Two rules have the potential to impact how Part D price concessions and pharmaceutical rebates are managed and how these changes, when implemented, will subsequently impact a Part D sponsor’s operational areas. First, a recently proposed rule issued by the Centers for Medicare & Medicaid Services (CMS) includes a requirement for plans to include any price concessions within the negotiated drug cost. Second, CMS has already finalized some changes to the federal Anti-Kickback Statute (AKS) safe harbor protections, which would require any pharmaceutical rebates to be applied at the point-of-sale, but those changes have not yet taken effect.
The background and possible operational impacts of both rules are outlined below.
- Price Concessions: Proposed Rule
On January 12, 2022, CMS published the proposed rule titled “Contract Year 2023 Policy and Technical Changes to the Medicare Advantage Program and Medicare Prescription Drug Benefit Programs” (CMS-4192-P). If finalized, this rule would redefine the term ‘‘negotiated price’’ as the lowest possible reimbursement a pharmacy could receive for a covered Part D drug under its contract with the Part D sponsor or the sponsor’s intermediary. Additionally, the definition would specify that the negotiated price for a covered Part D drug must include all pharmacy price concessions and any dispensing fees and exclude additional contingent amounts (such as incentive fees) if these amounts increase prices, even when such price concessions are contingent upon performance by a pharmacy. Currently, if the price concession cannot be reasonably determined at the point-of-sale, Part D sponsors may calculate and collect these amounts after the claims have processed and the Part D sponsor has subsequently reported these amounts on the plan’s annual Direct and Indirect Remuneration (DIR) report. If this proposed rule is implemented, this will no longer be permitted, and all price concessions will be applied at the point-of-sale and reported to CMS on the prescription drug event (PDE) record. These changes are proposed to be effective January 1, 2023. Comments on the proposed rule are due on/before March 7, 2022. Also note, this rule is only proposed to impact price concessions and not pharmaceutical rebates.
- Amendment and Additions to AKS Safe Harbor Protections: Final Rule
On November 30, 2020, the Office of the Inspector General and the Department of Health and Human Services published the final rule titled “Removal of Safe Harbor Protection for Rebates Involving Prescription Pharmaceuticals and Creation of New Safe Harbor Protection for Certain Point-of-Sale Reductions in Price on Prescription Pharmaceuticals and Certain Pharmacy Benefit Manager Service Fees” (RIN 0936-AA08). This final rule amended the safe harbors to the AKS by adding two new safe harbors and amending the existing discount safe harbor that, prior to these changes, provided safe harbor protection for certain payment practices and business arrangements under the AKS. Specifically, this rule amended 42 CFR 1001.952(h) to eliminate AKS safe harbor protection for manufacturer rebates paid directly or indirectly, through a pharmacy benefit manager (PBM), to Part D sponsors. This amended safe harbor was originally scheduled to be effective January 1, 2022, initially delayed until January 1, 2023, and then delayed again until January 1, 2026 by the Infrastructure Investment and Jobs Act (H.R. 3684). Also, this rule created two new safe harbor protections to: (1) allow point-of-sale price reductions paid by manufacturers to Part D sponsors; (2) protect certain fair market value service fees paid to PBMs by manufacturers. These new safe harbor protections were originally scheduled to be effective January 19, 2021 and have been delayed multiple times including most recently by the Infrastructure Investment and Jobs Act (H.R. 3684), and are currently scheduled to be effective January 1, 2026. Section 139301 of the Build Back Better Act, which was passed by the House of Representatives on November 19, 2021, included a repeal of this final rule. However, to-date, this Act has not passed the Senate.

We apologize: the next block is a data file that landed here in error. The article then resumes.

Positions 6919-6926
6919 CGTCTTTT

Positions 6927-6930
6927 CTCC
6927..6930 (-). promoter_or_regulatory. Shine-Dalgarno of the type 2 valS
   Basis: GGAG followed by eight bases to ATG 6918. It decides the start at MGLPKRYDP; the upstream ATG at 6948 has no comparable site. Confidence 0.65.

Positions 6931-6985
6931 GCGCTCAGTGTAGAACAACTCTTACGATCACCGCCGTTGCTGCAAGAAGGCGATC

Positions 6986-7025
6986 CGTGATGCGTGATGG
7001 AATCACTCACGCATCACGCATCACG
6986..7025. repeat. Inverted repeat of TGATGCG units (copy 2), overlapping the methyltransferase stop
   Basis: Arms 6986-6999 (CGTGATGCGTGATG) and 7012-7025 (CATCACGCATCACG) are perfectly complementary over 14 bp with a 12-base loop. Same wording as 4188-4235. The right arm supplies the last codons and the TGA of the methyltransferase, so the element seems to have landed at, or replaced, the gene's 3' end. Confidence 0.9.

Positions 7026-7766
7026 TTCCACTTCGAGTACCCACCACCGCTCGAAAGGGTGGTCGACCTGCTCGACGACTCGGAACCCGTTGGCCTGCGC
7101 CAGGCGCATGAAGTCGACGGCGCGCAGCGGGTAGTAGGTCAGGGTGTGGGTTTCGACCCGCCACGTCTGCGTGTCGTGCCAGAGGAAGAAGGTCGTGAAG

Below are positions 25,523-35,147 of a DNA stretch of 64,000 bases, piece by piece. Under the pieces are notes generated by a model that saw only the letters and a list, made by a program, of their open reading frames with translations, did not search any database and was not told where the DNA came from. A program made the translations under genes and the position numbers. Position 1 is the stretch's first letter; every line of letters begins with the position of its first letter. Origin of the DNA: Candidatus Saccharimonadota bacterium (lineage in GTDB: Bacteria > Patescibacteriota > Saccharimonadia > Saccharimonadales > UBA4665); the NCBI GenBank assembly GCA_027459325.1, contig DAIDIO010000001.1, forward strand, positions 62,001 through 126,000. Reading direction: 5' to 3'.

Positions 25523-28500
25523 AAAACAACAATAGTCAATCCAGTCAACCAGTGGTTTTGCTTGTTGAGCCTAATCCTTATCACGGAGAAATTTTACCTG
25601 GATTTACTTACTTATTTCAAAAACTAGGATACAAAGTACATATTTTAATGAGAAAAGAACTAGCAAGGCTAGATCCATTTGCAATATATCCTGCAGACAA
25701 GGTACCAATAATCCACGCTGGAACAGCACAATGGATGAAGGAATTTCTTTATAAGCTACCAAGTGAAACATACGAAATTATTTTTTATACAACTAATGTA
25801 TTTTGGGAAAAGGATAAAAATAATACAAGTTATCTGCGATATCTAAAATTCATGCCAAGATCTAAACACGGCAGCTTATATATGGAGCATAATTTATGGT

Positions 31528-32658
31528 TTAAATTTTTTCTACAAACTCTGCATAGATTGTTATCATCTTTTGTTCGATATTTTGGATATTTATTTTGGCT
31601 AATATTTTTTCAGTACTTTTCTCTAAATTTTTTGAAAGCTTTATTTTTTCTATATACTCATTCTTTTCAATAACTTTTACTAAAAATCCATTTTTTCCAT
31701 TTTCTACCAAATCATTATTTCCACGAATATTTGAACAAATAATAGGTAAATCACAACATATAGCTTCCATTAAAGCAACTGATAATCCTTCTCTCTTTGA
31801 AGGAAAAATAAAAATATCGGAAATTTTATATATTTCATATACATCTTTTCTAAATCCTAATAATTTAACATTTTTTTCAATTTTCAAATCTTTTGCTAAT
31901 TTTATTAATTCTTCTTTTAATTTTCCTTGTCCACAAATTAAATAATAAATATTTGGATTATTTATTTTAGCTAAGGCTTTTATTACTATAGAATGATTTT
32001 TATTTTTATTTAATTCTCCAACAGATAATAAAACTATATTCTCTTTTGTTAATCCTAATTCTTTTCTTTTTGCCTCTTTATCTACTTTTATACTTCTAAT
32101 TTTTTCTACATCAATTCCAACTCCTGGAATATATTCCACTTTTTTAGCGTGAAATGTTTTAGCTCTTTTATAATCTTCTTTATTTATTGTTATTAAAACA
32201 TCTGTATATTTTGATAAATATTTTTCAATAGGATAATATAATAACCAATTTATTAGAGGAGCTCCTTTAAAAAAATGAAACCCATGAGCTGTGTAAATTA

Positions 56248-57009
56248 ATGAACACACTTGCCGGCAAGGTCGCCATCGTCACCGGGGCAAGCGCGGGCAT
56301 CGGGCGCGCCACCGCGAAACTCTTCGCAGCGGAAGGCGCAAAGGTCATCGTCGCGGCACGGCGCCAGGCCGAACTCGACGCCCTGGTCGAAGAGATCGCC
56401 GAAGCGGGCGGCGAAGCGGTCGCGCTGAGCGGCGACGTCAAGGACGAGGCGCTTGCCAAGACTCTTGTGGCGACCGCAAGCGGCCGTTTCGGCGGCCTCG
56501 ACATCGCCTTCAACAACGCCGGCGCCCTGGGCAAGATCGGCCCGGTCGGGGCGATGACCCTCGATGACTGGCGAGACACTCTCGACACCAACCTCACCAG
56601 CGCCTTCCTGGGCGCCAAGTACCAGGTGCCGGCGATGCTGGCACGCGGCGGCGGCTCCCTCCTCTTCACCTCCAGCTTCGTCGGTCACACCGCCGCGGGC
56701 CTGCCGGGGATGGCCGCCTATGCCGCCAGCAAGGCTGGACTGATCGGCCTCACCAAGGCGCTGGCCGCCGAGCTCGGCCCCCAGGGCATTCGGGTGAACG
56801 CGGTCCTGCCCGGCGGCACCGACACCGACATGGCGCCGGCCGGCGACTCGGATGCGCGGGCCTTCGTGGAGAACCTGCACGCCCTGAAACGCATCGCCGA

If the above rules go into effect, any rebates and/or price concessions would need to be applied at the point-of-sale and buy down the claim’s drug cost. A reduction in the claim’s drug cost would benefit the member when they are in the deductible phase, paying a coinsurance benefit, and would also slow down their advancement to the coverage gap benefit phase. Without being able to apply rebates and/or price concessions after the claim processes, Part D sponsor’s liability will increase which may cause an increase in premiums. Part D sponsors will need to work closely with their bid actuaries to account for these changes in the bid calculation process. Part D sponsors will also need to work with their PBM and other operational areas, because claim adjudication, PDE, Part D Explanation of Benefits (EOB), and DIR reporting will likely need to be updated to support the implementation of these rules.